It could be Joey Logano, not Kyle Busch, wearing the proverbial black hat for the remainder of the 2018 NASCAR Playoffs.
Long before I discovered NASCAR, I was a pro wrestling fan. For better or worse, that’s resulted in a tendency to view many things through a wrestling lens, especially when it comes to the perception of certain athletes. In wrestling parlance, a face is a performer that fans are expected to cheer, a “good guy,” while a heel is someone they would rather boo — and we might just have witnessed Joey Logano go from the former to the latter Sunday at Martinsville.
A heel turn is when a wrestler does something despicable or turns his back on following the rules, and it’s most effective when people aren’t expecting it. Those criteria fit Logano, who entered the Round of 8 of the NASCAR Playoffs as an underdog, someone who wasn’t expected to be able to cope with the power of the Big 3. He was the only Team Penske driver still in the hunt, the only Ford driver who wasn’t with Stewart-Haas Racing and had won only one regular season race. Logano isn’t everyone’s favorite, but for fans tired of Kyle Busch, Kevin Harvick and Martin Truex Jr. winning so often, he should have been the kind of driver people rallied behind.
The boos cascading from the stands at Martinsville Speedway suggest that Logano is suddenly the villain in a lot of peoples’ eyes. His move to win the First Data 500, when he knocked Truex out of the way on the final lap, could be considered just hard racing and doing whatever it takes to win when the stakes are high. That’s how Logano explained it in his post-race interview.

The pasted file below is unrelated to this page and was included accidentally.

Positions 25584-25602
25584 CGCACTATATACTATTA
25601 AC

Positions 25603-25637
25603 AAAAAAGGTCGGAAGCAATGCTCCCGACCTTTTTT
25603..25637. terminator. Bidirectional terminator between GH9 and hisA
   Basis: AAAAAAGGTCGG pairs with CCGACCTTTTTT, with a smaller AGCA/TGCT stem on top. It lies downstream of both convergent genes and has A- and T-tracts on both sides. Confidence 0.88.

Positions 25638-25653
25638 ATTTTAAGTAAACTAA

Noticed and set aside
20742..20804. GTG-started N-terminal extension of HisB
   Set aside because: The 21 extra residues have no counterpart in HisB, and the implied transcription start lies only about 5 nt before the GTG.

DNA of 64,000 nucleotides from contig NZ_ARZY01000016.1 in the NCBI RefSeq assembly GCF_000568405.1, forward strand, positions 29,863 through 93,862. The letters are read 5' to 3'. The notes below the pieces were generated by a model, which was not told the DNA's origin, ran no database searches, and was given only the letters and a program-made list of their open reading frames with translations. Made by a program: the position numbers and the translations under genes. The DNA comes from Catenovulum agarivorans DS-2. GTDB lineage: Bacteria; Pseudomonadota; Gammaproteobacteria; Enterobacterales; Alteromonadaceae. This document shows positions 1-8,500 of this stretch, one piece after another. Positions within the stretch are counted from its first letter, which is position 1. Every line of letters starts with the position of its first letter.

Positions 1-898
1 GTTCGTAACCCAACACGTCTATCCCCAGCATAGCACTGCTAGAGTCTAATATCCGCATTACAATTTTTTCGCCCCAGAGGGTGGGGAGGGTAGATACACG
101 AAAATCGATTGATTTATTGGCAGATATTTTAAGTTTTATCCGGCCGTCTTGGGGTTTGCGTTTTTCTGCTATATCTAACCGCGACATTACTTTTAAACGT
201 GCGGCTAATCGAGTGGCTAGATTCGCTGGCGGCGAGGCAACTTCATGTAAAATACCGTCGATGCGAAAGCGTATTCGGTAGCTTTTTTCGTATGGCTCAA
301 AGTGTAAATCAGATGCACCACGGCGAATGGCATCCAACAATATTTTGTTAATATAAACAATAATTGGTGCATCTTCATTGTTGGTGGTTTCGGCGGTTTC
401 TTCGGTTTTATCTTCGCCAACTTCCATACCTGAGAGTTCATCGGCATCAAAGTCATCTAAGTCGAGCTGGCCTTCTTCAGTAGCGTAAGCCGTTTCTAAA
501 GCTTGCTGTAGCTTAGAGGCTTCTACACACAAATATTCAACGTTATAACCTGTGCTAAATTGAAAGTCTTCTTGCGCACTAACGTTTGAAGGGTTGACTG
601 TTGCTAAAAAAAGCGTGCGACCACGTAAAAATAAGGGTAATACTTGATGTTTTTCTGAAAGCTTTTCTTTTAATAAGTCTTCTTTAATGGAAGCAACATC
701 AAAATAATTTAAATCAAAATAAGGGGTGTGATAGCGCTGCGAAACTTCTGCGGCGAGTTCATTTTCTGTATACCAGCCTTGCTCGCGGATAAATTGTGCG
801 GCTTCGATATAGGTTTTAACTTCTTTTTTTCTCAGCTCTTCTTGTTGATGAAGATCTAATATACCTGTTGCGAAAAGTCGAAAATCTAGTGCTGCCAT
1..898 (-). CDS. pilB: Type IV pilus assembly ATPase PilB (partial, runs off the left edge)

Here’s the thing, though: Great wrestling heels come in several varieties, and one of those is the kind of bad guy who always has a justification for what they’ve done. They give off an air of innocence while actually committing obviously underhanded deeds, and fans boo them because they don’t take them at their word.
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A lot of the people on hand at Martinsville didn’t seem to accept Logano’s take that he simply gave right back to Truex what he was getting. Truex absolutely did not, defiantly claiming that Logano would not “win the damn war.” The defending NASCAR Cup Series champion has his share of supporters, but he never felt like the most popular driver as he’s a pretty focused driver’s driver type. It was hard to imagine him rallying a ton of neutral fans to his side as he attempts to repeat.
But Truex now has some underdog qualities of his own. His team, Furniture Row Racing, is shutting down at the end of the season. He’s now been done dirty by Logano, at least in many eyes. The face-heel dynamic has worked so well in wrestling for years because the payoff when the face gets his revenge on the heel is like nothing else when it’s done correctly.
It’s hard to imagine that many fans won’t be hoping that happens at Homestead now. Truex isn’t guaranteed to make the Championship 4, but thanks to his regular season success, he’s got a good chance. Two other drivers (likely Kyle Busch and Harvick, but who knows the way these playoffs are going?) will be in the mix too, so it’s not like it will be mano e mano between Truex and Logano for the title.
Still, there appears to be little doubt that most fans will be cheering Truex and booing Logano in Miami, and that might not have been the case before Martinsville. That’s the power of a good heel turn in a nutshell.